Americans eat approximately 50 billion hamburgers every year. This figure is based on an average per capita intake of three burgers per week.
McDonald's alone reported that they sell an average of 75 hamburgers per second of a 24 hour day. As a result, hamburgers also account for 40 percent of the sandwiches sold in the United States.
The American obsession with hamburgers, which were brought to the U.S. by German immigrants in the early 1800s, is a cause for concern among ecologists.
One of the reasons for this concern is the amount of water required for beef production. To produce one pound of beef, 1,800 gallons of water are needed, in a large part for supplying grain as feed. Sourcing this feed for beef production is also extremely wasteful of space. The total amount of land used in the U.S. for growing crops to feed humans is eight times less than that used to feed cattle for beef.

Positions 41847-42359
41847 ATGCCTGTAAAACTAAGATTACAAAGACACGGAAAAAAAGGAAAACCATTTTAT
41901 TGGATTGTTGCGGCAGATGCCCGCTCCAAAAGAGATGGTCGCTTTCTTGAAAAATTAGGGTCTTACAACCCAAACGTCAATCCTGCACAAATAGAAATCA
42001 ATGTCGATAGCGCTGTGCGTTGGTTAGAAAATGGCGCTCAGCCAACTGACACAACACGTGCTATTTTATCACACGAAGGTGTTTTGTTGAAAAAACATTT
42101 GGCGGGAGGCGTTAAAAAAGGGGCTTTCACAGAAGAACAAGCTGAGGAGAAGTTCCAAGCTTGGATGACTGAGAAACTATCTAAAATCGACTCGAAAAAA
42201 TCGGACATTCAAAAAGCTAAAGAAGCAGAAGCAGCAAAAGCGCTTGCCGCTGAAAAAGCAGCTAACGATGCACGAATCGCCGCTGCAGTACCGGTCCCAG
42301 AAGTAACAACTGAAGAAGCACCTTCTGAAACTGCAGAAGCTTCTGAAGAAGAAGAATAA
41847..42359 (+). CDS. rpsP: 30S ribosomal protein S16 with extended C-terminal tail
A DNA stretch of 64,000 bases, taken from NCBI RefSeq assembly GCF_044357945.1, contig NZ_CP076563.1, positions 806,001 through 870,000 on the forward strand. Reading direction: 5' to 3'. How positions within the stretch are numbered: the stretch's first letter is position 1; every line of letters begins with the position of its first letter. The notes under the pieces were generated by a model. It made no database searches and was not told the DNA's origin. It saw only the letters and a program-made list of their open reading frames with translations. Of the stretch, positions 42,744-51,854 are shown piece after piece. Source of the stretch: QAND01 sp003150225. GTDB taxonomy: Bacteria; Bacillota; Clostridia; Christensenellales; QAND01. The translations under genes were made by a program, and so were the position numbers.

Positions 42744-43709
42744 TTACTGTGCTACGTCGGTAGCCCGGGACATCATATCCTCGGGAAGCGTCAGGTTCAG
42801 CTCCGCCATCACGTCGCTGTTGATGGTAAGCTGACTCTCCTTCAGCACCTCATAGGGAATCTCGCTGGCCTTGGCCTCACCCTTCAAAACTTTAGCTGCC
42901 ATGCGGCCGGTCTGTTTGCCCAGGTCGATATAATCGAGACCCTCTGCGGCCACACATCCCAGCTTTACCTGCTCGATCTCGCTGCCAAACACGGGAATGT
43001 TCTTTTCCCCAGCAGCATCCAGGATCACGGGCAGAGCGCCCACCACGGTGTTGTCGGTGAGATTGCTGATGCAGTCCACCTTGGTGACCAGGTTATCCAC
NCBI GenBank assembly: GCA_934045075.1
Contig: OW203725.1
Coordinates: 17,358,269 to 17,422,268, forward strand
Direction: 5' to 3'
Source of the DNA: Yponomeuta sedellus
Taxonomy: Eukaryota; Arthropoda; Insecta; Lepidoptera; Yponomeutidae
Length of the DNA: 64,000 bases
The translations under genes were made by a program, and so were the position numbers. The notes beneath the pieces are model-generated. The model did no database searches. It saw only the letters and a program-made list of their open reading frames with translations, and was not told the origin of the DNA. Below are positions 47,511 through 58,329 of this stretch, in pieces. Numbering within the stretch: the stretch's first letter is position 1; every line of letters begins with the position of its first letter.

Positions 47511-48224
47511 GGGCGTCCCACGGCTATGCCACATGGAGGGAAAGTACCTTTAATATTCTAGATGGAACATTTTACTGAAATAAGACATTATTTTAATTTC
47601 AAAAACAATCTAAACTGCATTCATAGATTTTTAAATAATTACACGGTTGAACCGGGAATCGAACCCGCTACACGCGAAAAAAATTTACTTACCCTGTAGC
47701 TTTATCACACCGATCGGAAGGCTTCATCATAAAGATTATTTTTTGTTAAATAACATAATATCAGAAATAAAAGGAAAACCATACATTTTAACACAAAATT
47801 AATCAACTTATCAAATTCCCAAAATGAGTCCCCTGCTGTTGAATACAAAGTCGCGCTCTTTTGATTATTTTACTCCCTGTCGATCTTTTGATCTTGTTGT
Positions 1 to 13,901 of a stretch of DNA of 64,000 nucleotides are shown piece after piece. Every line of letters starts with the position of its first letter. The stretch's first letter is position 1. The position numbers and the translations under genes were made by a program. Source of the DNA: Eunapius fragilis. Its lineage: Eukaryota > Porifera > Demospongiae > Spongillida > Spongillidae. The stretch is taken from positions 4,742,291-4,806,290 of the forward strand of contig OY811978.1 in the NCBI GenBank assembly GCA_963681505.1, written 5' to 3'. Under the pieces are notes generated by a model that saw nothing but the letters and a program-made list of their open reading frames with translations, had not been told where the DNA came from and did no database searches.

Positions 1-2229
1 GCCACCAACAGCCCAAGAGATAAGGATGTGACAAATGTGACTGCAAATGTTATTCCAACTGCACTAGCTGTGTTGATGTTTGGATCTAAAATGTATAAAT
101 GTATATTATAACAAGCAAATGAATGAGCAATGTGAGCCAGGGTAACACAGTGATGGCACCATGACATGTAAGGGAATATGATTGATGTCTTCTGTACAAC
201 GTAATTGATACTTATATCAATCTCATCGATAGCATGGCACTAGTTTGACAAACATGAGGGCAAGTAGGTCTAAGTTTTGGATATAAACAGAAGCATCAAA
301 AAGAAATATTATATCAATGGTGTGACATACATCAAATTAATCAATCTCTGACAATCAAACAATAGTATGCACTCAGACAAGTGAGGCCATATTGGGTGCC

Additional concerns surround the impact of beef production on greenhouse gases, with critics of the industry pointing out that in order to create each quarter-pounder burger, 6.5 pounds of greenhouse gases must be released into the atmosphere. These come largely from the nitrous oxide in the manure, which has been known to leak into rivers and cause further complications for wildlife.